“The Latin American microfinance model has permitted MFIs to achieve high rates of financial growth and self-sustainability, although this has not prevented them from making progress in maintaining sizeable loan quotas aimed at poorer customers. Their flexibility, proximity to the customer, and capacity for innovation give them the advantage compared to traditional banks, demonstrating that they can be a lucrative segment. The Latin American microfinance model, with its “pro-market” and less altruistic tendency compared to the Asian model, has made progress in maintaining sizeable quotas of very small loans, presumably aimed at poorer customers,” he added.
On this same issue, Sanguinetti stressed that “the microcredit revolution” is based on the designing of innovations to turn historically excluded individuals into good credit risks and is a change in paradigm in the financial services business.
“In the case of some countries such as Bolivia and Peru, the expansion of these micro financial institutions has been a highly positive factor that has made financial services available to sizeable segments of the population and the business sector. Microfinance has progressed in the region in part because it has been able to solve some of the failings from which the financial markets suffer,” he added.
Sanguinetti pointed out, however, that, despite the progress made by microfinance, the scant use of formal sources of credit by micro businessmen continues to be a fact of life in the region, where only 14% of micro-entrepreneurial families have a loan with a formal bank.
CAF’s director in Peru, Eleonora Silva, highlighted that working on the issue of financial inclusion implies promoting social inclusion, and for that reason CAF grants lines of credit not only to banks but also to municipal funds, Edpymes, and other financial institutions specializing in microfinance and has also promoted loans and savings cooperatives, in alliance with COFIDE, besides supporting initiatives having to do with micro insurance.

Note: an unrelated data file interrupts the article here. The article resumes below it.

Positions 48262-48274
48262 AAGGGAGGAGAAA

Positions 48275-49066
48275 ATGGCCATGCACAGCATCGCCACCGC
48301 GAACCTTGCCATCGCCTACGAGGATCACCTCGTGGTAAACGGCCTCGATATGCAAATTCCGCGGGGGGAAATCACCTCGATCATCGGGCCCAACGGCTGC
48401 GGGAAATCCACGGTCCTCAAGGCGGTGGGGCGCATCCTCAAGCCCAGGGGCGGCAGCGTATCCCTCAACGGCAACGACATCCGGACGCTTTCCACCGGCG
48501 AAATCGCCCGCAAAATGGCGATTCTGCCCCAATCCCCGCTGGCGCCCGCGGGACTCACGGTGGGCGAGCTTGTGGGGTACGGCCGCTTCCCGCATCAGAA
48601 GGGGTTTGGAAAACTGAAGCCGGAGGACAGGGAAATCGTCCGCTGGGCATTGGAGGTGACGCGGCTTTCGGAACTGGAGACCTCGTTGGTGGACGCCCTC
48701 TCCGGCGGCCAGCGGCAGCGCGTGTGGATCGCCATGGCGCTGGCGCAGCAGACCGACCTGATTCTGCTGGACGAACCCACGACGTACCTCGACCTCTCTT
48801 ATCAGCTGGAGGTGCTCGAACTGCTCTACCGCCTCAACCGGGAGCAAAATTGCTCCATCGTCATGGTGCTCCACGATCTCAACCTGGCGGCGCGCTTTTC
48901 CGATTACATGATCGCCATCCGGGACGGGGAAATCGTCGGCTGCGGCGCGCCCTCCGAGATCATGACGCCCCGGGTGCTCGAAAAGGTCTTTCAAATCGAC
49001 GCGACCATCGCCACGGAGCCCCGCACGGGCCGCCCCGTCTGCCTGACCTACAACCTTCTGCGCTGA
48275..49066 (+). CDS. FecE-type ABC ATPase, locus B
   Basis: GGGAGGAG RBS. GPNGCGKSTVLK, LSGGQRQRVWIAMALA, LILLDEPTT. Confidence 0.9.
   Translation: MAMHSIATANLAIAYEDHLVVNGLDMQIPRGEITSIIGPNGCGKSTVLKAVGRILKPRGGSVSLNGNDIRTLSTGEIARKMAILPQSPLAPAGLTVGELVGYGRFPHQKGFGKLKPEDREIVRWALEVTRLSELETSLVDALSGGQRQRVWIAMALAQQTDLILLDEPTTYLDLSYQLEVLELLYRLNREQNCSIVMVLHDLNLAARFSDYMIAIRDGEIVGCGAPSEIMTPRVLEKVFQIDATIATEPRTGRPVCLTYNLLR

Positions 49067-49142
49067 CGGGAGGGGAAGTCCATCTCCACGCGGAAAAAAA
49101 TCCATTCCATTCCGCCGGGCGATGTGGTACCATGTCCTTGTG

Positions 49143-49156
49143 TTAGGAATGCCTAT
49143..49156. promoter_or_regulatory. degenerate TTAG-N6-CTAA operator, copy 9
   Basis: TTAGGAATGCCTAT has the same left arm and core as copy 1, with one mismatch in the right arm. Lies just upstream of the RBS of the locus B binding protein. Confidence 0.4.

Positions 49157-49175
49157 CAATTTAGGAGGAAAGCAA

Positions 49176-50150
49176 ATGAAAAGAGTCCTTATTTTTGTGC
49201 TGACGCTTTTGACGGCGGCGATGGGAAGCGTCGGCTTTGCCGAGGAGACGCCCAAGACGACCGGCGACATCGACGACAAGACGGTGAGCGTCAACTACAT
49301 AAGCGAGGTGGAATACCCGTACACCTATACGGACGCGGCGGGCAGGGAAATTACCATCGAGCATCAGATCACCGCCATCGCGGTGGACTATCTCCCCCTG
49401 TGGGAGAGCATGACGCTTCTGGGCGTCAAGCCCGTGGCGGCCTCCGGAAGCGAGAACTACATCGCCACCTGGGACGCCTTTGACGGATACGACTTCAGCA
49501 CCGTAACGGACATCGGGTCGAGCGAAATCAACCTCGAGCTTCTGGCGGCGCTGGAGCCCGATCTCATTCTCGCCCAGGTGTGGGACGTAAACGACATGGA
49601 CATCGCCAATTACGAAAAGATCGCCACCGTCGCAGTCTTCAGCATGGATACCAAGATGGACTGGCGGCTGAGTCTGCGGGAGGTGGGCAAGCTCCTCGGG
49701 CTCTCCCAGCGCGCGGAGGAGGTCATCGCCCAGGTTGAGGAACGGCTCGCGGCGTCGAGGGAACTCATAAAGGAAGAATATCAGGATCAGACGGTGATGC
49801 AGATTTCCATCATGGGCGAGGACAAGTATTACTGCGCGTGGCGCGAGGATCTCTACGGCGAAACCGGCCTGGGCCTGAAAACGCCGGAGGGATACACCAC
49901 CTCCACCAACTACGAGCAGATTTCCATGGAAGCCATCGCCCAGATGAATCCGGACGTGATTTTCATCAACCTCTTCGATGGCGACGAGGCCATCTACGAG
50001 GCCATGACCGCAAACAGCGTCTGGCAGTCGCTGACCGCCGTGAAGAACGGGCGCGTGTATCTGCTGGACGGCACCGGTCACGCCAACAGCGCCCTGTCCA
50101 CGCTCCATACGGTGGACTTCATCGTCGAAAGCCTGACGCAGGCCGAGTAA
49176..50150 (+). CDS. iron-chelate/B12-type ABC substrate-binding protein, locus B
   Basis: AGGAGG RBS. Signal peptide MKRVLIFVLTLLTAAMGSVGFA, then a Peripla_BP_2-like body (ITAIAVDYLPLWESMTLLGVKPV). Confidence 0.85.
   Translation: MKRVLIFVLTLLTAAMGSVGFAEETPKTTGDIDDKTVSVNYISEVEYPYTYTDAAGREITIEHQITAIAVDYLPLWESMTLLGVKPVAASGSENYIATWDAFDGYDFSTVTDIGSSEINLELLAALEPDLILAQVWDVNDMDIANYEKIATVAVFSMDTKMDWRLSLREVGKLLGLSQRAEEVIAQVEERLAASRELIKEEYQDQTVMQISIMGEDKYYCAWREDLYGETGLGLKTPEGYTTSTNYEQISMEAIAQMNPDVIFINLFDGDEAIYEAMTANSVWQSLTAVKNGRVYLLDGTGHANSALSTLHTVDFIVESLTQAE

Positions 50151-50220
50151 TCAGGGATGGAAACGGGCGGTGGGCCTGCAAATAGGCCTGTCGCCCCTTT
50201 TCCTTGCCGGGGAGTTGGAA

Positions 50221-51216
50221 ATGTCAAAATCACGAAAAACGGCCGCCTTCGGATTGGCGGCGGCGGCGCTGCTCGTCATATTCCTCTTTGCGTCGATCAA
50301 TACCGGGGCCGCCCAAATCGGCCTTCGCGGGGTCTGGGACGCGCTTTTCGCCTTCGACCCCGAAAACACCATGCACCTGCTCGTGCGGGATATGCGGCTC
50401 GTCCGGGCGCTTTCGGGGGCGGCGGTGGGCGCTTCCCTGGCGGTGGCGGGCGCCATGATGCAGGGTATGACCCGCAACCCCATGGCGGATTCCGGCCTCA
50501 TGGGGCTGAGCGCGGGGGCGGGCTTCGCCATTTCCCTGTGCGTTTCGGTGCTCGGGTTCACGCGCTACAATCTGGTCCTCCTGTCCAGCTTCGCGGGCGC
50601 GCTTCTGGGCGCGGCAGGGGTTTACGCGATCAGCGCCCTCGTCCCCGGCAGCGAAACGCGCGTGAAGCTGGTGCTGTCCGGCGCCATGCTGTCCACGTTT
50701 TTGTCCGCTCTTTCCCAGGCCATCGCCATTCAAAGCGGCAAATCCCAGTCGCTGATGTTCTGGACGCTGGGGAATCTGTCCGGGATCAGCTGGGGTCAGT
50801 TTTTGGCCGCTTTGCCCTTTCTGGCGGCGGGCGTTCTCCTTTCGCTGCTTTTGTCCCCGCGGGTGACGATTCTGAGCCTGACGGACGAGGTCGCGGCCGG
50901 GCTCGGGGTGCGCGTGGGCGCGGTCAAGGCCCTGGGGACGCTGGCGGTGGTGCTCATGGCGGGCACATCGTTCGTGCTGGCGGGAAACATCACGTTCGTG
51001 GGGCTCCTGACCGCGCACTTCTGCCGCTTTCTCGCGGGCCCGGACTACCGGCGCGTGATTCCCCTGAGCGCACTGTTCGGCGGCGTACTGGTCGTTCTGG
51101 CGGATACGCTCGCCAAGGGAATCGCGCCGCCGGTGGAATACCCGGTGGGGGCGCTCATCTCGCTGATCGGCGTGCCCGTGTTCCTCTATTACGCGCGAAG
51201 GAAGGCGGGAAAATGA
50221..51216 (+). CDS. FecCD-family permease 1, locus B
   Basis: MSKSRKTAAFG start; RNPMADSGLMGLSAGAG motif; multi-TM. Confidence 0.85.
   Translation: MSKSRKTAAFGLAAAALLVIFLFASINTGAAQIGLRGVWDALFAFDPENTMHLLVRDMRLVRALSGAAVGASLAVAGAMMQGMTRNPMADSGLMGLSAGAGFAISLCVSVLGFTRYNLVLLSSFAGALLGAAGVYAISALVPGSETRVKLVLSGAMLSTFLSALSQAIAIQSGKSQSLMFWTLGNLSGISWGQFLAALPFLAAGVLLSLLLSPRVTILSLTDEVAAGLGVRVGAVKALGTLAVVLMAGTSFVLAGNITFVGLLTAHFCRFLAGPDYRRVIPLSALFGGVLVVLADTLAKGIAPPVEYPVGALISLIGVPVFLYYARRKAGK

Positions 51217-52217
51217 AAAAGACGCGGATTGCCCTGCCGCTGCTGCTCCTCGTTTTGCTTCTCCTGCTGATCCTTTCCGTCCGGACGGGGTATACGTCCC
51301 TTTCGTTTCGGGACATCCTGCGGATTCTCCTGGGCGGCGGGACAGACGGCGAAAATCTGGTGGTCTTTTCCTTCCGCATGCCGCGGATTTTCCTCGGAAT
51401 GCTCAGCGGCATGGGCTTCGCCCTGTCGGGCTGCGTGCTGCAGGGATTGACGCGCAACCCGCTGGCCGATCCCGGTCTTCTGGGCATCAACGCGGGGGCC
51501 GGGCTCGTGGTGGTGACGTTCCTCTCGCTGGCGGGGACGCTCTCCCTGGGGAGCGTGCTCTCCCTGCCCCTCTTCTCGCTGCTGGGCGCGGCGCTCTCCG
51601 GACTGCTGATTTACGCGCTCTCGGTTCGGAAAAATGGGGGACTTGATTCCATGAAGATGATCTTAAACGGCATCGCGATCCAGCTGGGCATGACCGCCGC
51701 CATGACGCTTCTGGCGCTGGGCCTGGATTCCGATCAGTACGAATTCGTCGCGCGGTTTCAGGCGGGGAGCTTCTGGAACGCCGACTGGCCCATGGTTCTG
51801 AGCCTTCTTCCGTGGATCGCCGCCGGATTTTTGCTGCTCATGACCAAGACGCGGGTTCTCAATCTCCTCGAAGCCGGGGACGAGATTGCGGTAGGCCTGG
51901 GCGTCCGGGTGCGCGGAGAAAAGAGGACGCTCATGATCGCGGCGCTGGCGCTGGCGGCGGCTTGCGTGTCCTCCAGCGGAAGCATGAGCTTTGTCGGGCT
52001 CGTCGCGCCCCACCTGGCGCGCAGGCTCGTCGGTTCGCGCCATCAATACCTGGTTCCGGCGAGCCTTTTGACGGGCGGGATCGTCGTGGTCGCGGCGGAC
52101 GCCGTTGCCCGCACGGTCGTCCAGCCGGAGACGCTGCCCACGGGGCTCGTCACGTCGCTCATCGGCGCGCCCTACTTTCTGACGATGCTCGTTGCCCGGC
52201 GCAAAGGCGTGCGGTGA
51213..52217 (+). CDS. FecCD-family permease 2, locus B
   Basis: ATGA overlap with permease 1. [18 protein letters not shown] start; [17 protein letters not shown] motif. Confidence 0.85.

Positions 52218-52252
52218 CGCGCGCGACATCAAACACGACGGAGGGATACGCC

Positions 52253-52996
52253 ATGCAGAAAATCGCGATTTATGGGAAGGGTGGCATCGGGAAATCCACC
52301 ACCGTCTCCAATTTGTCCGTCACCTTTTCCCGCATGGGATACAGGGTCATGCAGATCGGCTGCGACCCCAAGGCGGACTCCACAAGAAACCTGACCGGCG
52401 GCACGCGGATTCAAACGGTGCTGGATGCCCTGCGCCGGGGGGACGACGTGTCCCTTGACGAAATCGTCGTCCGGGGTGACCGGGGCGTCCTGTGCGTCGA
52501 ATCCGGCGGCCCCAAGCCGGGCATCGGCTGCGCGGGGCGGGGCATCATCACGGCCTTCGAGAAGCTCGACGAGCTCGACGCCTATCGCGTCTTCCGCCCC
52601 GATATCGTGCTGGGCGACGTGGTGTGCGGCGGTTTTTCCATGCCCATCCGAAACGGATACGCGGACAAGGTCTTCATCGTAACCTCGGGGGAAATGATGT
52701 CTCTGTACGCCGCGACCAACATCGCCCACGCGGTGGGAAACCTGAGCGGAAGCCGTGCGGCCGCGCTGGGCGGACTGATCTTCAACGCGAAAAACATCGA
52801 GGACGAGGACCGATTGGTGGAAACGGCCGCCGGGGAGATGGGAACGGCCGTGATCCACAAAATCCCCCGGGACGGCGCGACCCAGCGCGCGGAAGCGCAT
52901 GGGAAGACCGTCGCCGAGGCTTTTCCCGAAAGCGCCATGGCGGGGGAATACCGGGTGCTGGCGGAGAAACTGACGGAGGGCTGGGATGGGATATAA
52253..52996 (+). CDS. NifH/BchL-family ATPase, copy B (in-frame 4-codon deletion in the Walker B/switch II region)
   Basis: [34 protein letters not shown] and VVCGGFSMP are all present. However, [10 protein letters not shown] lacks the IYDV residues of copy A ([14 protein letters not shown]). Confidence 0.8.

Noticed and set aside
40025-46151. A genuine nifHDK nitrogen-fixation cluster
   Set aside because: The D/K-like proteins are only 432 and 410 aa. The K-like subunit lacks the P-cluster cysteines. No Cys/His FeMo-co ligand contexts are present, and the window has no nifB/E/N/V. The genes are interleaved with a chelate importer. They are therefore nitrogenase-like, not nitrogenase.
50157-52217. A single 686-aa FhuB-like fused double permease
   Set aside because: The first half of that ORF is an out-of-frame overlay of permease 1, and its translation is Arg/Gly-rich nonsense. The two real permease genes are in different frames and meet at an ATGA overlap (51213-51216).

After emphasizing that CAF’s mission is to promote the sustainable development of its shareholder countries, Silva maintained that this seventh Report on Economy and Development aspires to make a contribution to the debate on the function performed by finances and, in particular, by access to financial services in economic development.
“Promoting in-depth knowledge of the region, studying the problems that affect our countries in depth, and offering possible solutions are an important contribution that CAF makes to the development processes in Latin America. This study focuses on the different aspects of the use of financial services in the region, bearing in mind that access to credit is a decisive factor for promoting economic development and the well-being of society,” she concluded.